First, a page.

• 5 January: Óglaigh na hÉireann claimed responsibility for planting a booby-trap bomb in a soldier's car at Blackdam Court, Belfast. It said that the device was hidden under the driver's seat and was connected to the seat buckle. However, the device was spotted and later made safe by the security forces.[34]
  • 28 April: Óglaigh na hÉireann were blamed for planting a bomb underneath a car in a loyalist area of Belfast. The PSNI said the car had belonged to an officer but had recently changed hands.[35]
  • 4 June: A volley of more than a dozen shots was fired from an automatic rifle at the funeral of republican Brian Mac Fadden in the Bogside[36][37]
  • 6 June: Óglaigh na hÉireann claimed responsibility for a grenade attack on a PSNI vehicle at Whin Park, Belfast. A number of vehicles were damaged but nobody was injured.[38]
  • 11 June: Óglaigh na hÉireann claimed responsibility for a grenade attack on the PSNI at Barnfield Road, Dunmurry. Local residents reported hearing a loud bang in the area and the police issued an appeal for information. Nobody was injured.[39]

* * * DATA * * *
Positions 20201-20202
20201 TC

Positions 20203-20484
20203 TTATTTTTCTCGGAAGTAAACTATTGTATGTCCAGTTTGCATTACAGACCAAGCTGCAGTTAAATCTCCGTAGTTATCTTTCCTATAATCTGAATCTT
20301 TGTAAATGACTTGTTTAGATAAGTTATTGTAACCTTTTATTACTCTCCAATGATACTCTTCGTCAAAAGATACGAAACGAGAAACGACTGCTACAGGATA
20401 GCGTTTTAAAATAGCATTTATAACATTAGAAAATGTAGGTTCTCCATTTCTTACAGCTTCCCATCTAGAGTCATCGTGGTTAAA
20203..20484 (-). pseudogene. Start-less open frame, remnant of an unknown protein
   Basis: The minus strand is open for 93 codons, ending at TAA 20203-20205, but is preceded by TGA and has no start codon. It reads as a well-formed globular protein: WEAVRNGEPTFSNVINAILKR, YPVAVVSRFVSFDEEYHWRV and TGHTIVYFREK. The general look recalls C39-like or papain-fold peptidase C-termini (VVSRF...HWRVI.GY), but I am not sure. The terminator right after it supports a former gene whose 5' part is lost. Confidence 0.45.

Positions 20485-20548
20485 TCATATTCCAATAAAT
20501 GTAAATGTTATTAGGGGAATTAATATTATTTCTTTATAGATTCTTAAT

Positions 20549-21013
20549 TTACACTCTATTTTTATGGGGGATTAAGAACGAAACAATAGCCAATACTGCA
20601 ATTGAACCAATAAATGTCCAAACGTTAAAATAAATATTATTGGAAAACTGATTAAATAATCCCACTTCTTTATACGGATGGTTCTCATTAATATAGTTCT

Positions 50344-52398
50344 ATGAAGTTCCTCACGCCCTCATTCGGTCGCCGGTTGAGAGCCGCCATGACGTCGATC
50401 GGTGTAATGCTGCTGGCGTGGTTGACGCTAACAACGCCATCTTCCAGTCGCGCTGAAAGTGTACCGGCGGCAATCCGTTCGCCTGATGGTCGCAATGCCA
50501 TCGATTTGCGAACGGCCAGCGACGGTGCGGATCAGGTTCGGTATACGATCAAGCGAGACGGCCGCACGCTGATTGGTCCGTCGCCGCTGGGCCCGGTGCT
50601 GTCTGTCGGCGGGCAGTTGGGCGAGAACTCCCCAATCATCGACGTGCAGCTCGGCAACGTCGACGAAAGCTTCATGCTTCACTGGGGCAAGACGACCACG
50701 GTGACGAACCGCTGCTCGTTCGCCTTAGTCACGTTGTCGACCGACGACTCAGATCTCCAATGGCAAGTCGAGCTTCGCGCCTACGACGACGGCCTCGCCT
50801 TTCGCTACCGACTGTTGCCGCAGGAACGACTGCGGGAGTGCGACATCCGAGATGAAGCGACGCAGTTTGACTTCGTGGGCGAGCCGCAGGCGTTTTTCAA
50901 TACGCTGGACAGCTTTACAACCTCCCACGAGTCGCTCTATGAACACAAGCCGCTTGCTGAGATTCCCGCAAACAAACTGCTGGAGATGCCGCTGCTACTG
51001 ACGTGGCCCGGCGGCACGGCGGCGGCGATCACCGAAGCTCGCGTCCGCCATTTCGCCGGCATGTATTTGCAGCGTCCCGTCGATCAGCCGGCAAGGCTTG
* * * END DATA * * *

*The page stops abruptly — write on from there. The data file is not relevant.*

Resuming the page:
• 13 July: A gunman opened fire on the PSNI during a riot in the Ardoyne area of North Belfast. The attack was captured on video. A total of 17 shots were fired from an automatic rifle.[40] Óglaigh na hÉireann claimed responsibility.[41]
  • 27 July: Óglaigh na hÉireann claimed responsibility for attacking a PSNI vehicle on Glen Road, Belfast. A single shot was fired at the vehicle and the group claimed it had fired a horizontal mortar, triggered by a mobile phone.[41][42] However, the PSNI denied that a mortar had been fired.[43]
  • 25 October: A pipe bomb was thrown at PSNI officers responding to a call in Poleglass, west Belfast. However, it failed to detonate. Óglaigh na hÉireann was blamed.[44]
  • 30 December: Óglaigh na hÉireann was believed to be behind an attempted under car booby trap attack in East Belfast. The PSNI officer was preparing to go out for his Sunday lunch with his family when he checked under his car and discovered the device. The discovered prompted a security alert and the area was cordoned off for a number of hours.[45]